Chin Surgery

If you struggle with a chin that you feel is either too small for your face or has too great of a projection, you may be an ideal candidate for chin surgery with the plastic surgery team at The University of Kansas Health System.
  • Augments chin projection
  • Enhances facial proportion

If you suffer from microgenia, inadequate bone structure of the chin, you may be an ideal candidate for chin augmentation. Alternatively, if your chin is too large for your face, a sliding genioplasty procedure may help bring symmetry to your features. To undergo either procedure you should have realistic expectations of the outcome and understand the risks and benefits that come with any surgical procedure. If your microgenia is too severe, or if your teeth are misaligned when your jaws are closed, you may not be a good candidate for chin surgery.

How is chin surgery performed?

In the days leading up to your procedure, your plastic surgeon may instruct you to wash your face with an antibacterial cleanser if an external incision will be made or to rinse your mouth with mouthwash.

Chin implant outcome
A typical chin implant outcome

If you are to undergo chin augmentation, your plastic surgeon will select the appropriate type of alloplastic implant and a local or general anesthesia will be administered. Your surgeon will make the chosen incision and create a pocket for the implant under the skin of your chin. After the implant is placed in front of your jawbone, sutures and a dressing will be used to close the incision.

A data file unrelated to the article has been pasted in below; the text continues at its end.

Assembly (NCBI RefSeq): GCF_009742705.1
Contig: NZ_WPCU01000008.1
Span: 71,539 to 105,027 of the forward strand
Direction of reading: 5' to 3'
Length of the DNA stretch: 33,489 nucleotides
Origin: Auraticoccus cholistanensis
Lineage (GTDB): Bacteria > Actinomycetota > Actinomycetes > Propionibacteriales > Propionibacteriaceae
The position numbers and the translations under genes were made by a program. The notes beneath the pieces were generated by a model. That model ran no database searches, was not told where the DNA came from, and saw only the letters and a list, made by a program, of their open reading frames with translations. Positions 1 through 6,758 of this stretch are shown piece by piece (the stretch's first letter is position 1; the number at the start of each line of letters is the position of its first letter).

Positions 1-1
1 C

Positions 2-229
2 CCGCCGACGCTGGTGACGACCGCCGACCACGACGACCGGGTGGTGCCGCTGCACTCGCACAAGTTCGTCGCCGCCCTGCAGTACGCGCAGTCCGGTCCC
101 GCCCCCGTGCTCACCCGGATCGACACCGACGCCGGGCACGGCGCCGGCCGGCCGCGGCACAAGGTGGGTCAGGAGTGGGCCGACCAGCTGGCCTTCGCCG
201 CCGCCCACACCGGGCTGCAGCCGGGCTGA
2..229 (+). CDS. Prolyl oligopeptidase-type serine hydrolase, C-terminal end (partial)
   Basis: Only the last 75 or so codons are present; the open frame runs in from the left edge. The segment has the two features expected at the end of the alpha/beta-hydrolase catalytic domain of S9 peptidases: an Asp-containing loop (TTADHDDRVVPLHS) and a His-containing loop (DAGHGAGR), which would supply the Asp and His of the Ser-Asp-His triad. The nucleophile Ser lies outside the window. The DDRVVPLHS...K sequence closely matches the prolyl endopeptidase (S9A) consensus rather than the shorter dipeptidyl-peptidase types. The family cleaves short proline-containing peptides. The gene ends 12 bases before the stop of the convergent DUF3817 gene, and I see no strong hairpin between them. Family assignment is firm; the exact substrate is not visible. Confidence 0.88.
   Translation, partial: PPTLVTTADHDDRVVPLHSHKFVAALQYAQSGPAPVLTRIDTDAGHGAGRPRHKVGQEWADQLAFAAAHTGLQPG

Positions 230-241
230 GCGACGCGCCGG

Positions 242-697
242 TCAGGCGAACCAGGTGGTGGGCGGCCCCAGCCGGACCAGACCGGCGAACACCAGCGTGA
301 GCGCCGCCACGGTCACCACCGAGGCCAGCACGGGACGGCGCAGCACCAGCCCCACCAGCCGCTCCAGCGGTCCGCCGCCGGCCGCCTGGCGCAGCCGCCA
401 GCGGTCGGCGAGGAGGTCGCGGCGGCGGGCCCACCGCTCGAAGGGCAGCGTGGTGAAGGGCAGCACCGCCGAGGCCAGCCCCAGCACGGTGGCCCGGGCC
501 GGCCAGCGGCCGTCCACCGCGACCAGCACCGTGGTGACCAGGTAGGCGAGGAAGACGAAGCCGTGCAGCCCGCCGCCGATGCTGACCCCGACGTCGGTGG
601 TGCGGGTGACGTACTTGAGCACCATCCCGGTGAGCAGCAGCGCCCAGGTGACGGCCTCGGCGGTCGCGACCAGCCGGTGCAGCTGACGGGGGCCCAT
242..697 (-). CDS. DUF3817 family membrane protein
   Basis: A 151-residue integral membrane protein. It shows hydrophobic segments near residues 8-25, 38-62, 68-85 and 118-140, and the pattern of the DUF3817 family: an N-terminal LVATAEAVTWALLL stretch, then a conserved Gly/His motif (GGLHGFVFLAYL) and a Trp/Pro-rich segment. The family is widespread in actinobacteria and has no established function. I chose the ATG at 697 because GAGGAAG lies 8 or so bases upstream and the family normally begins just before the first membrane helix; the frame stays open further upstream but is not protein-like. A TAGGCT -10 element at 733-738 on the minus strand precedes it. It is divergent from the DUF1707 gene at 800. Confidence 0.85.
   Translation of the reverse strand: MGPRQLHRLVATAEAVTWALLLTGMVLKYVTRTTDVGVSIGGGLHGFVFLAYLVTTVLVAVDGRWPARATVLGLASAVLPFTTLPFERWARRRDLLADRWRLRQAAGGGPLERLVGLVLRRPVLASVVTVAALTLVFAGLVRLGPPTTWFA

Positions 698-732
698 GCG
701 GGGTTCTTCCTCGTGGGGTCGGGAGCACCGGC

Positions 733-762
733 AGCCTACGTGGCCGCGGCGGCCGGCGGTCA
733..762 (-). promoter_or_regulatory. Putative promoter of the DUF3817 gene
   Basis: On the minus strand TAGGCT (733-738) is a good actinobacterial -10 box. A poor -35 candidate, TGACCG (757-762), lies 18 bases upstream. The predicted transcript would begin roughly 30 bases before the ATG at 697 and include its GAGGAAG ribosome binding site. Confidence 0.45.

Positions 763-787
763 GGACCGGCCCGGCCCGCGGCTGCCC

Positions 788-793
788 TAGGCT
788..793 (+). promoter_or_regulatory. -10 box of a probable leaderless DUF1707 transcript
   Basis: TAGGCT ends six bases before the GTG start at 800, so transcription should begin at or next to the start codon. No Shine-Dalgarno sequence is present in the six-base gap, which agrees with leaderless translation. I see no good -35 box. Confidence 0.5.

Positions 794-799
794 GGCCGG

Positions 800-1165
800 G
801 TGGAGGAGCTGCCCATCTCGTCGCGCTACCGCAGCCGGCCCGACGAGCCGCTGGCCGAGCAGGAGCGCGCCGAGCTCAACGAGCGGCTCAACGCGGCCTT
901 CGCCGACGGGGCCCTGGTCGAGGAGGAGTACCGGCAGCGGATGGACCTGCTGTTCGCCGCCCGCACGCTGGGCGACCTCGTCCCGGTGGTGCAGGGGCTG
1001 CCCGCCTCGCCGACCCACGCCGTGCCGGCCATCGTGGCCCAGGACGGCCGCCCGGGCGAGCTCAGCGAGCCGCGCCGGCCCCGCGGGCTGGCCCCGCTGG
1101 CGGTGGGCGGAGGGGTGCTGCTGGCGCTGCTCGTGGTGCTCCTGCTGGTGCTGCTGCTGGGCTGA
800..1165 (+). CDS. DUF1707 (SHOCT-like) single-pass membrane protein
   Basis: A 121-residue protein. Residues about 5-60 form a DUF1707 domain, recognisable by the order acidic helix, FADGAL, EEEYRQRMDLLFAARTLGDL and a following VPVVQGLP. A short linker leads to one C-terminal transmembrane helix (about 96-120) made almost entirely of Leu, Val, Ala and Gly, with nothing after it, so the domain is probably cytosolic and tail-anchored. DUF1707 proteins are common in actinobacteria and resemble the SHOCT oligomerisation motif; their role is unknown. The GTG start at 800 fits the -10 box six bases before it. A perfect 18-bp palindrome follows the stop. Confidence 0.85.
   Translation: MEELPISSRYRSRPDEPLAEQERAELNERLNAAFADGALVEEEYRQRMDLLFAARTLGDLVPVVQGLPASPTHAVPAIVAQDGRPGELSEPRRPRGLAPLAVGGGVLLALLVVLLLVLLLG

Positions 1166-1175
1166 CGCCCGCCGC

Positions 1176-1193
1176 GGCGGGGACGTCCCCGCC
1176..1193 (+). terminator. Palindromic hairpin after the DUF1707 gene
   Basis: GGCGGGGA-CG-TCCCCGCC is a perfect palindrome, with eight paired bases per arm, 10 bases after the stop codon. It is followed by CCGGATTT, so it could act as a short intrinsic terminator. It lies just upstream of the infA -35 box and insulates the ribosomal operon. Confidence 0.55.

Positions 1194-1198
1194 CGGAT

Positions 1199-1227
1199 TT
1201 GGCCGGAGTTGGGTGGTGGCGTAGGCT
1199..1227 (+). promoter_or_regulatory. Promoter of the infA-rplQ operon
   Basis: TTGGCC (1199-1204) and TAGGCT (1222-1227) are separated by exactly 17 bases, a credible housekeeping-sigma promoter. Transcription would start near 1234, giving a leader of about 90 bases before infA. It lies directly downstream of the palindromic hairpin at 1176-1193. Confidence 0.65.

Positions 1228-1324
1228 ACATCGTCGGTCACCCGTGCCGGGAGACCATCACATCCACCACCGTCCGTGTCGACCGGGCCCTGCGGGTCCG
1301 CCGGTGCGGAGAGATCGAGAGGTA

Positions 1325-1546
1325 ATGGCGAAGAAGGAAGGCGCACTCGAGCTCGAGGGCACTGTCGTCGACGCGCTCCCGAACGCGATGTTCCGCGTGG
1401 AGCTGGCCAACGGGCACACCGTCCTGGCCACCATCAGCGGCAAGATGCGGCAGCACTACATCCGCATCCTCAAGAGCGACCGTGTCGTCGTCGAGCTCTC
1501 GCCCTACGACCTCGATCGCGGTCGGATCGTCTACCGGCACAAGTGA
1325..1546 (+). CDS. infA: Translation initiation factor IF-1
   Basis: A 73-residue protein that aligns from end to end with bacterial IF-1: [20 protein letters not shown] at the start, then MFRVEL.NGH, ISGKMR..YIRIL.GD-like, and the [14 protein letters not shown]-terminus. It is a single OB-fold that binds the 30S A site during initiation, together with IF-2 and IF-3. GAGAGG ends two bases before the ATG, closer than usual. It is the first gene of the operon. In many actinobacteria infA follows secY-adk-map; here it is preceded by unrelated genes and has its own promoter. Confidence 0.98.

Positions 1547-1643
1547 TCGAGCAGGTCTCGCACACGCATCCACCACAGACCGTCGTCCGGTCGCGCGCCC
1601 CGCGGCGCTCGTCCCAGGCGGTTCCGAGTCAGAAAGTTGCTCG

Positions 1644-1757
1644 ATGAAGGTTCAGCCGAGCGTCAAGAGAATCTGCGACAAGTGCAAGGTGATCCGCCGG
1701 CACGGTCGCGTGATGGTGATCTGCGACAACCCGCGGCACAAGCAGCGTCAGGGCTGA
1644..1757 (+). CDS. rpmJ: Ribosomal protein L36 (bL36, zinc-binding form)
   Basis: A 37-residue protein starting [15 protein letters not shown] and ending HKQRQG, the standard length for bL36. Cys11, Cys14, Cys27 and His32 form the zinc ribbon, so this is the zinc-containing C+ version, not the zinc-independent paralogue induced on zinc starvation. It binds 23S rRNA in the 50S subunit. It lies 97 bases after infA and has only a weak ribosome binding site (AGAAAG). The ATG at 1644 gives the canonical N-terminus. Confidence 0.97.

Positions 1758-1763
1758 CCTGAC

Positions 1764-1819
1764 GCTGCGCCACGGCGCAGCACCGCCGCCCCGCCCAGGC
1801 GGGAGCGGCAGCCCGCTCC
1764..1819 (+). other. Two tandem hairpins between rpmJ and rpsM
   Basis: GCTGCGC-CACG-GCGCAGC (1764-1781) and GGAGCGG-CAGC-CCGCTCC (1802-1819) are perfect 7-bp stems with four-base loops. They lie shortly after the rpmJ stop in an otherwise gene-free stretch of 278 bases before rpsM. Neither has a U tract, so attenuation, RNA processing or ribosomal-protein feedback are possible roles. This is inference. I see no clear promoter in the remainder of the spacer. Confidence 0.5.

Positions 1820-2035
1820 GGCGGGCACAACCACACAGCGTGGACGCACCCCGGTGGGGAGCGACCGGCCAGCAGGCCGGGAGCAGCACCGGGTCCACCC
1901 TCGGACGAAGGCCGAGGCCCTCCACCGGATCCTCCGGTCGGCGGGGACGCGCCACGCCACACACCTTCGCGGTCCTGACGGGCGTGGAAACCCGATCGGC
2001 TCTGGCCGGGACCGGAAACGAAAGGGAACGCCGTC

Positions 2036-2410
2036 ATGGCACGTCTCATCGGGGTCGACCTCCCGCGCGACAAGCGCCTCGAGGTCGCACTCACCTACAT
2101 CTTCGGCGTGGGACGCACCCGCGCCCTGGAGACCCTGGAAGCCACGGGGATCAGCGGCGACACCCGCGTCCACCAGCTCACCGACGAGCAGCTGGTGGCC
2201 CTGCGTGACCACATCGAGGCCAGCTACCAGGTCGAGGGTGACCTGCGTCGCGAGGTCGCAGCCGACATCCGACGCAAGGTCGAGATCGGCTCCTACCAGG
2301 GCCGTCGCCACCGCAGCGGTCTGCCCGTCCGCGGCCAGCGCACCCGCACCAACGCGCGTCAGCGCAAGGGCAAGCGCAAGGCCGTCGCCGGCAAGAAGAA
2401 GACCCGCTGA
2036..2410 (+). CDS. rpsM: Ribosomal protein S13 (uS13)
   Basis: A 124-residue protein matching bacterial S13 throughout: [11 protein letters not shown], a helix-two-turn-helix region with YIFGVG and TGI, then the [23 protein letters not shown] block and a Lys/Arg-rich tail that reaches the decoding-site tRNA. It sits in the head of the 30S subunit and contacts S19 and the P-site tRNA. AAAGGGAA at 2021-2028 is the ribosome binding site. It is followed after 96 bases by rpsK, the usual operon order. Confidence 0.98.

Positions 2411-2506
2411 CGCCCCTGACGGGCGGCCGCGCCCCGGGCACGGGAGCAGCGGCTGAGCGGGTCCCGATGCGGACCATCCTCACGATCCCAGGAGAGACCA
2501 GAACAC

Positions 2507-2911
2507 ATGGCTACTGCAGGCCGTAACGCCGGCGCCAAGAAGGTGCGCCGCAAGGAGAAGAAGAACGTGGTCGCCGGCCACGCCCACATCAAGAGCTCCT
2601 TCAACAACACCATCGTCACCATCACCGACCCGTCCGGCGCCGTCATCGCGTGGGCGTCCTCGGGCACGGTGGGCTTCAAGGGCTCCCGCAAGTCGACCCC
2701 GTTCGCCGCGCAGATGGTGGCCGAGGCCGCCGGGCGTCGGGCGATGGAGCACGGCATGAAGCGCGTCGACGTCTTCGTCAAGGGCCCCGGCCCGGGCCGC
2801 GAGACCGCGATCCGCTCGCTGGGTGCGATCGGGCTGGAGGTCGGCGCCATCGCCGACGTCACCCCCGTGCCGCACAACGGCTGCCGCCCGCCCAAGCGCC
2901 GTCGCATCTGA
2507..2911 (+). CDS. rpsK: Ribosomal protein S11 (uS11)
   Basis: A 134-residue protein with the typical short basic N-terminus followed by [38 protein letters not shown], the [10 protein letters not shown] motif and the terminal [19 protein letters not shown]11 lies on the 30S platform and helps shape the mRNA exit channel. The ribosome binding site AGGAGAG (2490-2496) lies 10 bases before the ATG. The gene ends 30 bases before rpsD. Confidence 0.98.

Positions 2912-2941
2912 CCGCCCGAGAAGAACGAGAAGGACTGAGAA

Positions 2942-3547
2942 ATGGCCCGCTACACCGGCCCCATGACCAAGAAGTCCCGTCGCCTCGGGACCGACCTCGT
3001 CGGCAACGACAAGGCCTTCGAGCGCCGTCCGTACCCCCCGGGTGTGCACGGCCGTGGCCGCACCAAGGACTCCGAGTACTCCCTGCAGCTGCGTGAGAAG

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If you undergo a sliding genioplasty, similar incisions may be made, but rather than inserting an implant, your plastic surgeon will work with the chin’s underlying bone to minimize their projection. When the bones have been adequately minimized, your surgeon will reaffix them using wires or plates and close the incision with sutures.

What can I expect after chin surgery?

Following either of these procedures, you should expect to be on a soft diet and to keep your head elevated. Good oral hygiene is key, as is avoiding touching your chin as it heals. Pain may be managed with medication prescribed by your plastic surgeon.

Possible side effects or complications may include infection, implant malposition or mobility, or nerve injury. Ask your plastic surgeon for more details if you are concerned about possible complications from chin surgery.

If you feel that your chin is out of proportion and would like to learn about options to reshape, reduce or augment the chin, we encourage you to contact our plastic surgery team.